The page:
Rugby union: Play the coach at your peril

Jonathan Davies looks at the dangers of the man in charge being on the field
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The Independent Online
Potential player-coaches will not have been encouraged by Mark Ring's departure from West Hartlepool last week. He was one of the first in rugby union's new era to become a player-coach 16 months ago and although I have too much faith in his ability to worry about his career prospects, I do have doubts about the future of those who attempt to mix business on the pitch with business off it - especially in the top grade.

I don't want to worry Francois Pienaar, who has just being given that role at Saracens, but a player-coach must have total control and that is difficult at a high-rolling club where the policy seems to be to buy every top player who becomes available regardless of whether he fits the blend of the team you are trying to build.

Ring followed another international player to the North-east last season. Rob Andrew joined Newcastle with a similar brief to call the shots from the middle of the pitch rather than the middle of the stand. It is not my intention to make any comparison between their experiences other than to point out that there was hardly a senior player in union whose ears didn't prick up at such opportunities. Everyone was still getting used to players getting paid - the realisation that there were extremely good pickings to be had in the twilight of your career by combining playing with coaching was even more interesting.

But that prospect might be dimmer now. Ring's 16 months in charge was a lot longer than his two predecessors', but it hadn't been enough to lift the club clear of the First Division relegation zone. When you consider the power and resources that were ranged against his team this season, their lack of success was hardly surprising. At least, he has gained valuable if painful experience at a job that is short of trustworthy recruits.

Professional rugby union is so young we're still not sure who are the best coaches of any description. Even those with long service and high reputations have yet to prove themselves totally in the hurly-burly that union has become.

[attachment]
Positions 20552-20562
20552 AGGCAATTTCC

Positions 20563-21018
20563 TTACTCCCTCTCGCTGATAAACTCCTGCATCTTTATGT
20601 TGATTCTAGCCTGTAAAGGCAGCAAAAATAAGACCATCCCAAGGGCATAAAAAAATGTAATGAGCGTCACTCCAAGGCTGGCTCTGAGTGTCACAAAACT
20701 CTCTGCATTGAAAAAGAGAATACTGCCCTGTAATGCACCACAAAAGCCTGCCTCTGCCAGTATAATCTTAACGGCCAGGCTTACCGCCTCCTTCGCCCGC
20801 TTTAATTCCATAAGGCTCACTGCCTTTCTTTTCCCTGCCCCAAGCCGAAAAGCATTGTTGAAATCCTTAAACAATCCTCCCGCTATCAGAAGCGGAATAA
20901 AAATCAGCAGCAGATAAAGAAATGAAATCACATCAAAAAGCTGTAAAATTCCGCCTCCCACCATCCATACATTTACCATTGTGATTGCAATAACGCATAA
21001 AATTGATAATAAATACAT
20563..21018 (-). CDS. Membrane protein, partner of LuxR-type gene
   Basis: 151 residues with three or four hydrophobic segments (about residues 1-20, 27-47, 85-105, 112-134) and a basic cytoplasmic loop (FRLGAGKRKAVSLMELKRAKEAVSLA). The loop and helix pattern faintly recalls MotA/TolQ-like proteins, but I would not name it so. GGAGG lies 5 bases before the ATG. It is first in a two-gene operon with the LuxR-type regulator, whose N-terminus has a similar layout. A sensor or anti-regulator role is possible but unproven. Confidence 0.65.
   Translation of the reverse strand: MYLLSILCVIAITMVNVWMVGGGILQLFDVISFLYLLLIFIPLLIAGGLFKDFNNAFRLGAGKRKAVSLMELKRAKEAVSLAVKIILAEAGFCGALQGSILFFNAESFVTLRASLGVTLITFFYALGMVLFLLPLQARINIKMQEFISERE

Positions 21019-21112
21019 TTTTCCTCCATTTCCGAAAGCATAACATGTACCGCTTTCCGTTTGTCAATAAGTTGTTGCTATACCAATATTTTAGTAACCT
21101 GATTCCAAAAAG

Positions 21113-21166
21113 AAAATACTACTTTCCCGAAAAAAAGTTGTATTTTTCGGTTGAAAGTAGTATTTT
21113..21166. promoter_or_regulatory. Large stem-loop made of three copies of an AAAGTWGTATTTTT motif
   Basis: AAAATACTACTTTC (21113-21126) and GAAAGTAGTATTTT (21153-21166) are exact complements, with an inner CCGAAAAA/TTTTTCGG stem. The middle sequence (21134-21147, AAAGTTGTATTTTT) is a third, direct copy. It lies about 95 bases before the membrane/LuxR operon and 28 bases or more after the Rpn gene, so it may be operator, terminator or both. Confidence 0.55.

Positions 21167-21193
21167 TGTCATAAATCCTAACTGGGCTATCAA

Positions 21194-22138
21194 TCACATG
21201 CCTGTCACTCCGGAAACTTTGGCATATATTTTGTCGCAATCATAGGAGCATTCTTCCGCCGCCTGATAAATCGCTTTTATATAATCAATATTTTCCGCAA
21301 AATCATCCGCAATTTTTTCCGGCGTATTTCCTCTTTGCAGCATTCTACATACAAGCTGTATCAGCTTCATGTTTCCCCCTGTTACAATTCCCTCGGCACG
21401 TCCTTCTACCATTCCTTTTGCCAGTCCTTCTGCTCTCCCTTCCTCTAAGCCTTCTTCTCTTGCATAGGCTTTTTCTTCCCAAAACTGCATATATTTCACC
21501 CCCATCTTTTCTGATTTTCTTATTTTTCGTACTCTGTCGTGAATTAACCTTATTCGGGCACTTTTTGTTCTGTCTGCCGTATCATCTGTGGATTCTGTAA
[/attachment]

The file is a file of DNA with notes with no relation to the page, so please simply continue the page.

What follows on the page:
And player-coaches are, understandably, the rawest of them all. Rob Andrew was handed a better deal than Ring. He took over a team in the Second Division and had unlimited funds to spend on new players. Looking at the talent he's signed, he seems to have done a terrific job but until promotion is clinched and we see how he does in the higher grade next season we won't know for certain how good he is.

Paul Turner did a wonderful job as player-coach of Sale. For some reason it went sour and he left to join Bedford, another crack second division team who might still lose out on promotion. And, whoever goes up, will they do any better than Northampton who haven't exactly set the First Division alight after completely dominating the second last season?

The lower divisions are where a new player-coach should start. He can learn about running a team away from the pressures of the first division and his skill and experience will be much more appreciated by his players. My brother-in-law Phil Davies is proving this with Leeds in the Third Division. But it is not easy, as I found out this season when I had a spell coaching the backs at Cardiff.

I've been a captain often enough, and whether I am or not I always have plenty to say to those around me on a rugby pitch, but coaching and trying to blend a group of players to play your way is a lot different.

Any player nearing the end of his career fancies the chance to continue to have an influence on the game but he needs to find a club prepared to hand control to a rookie and then be patient. The shortage of proven coaches doesn't leave lower-league clubs with much option, but many a veteran player will be carefully eyeing the situation now that the sacking season is under way.

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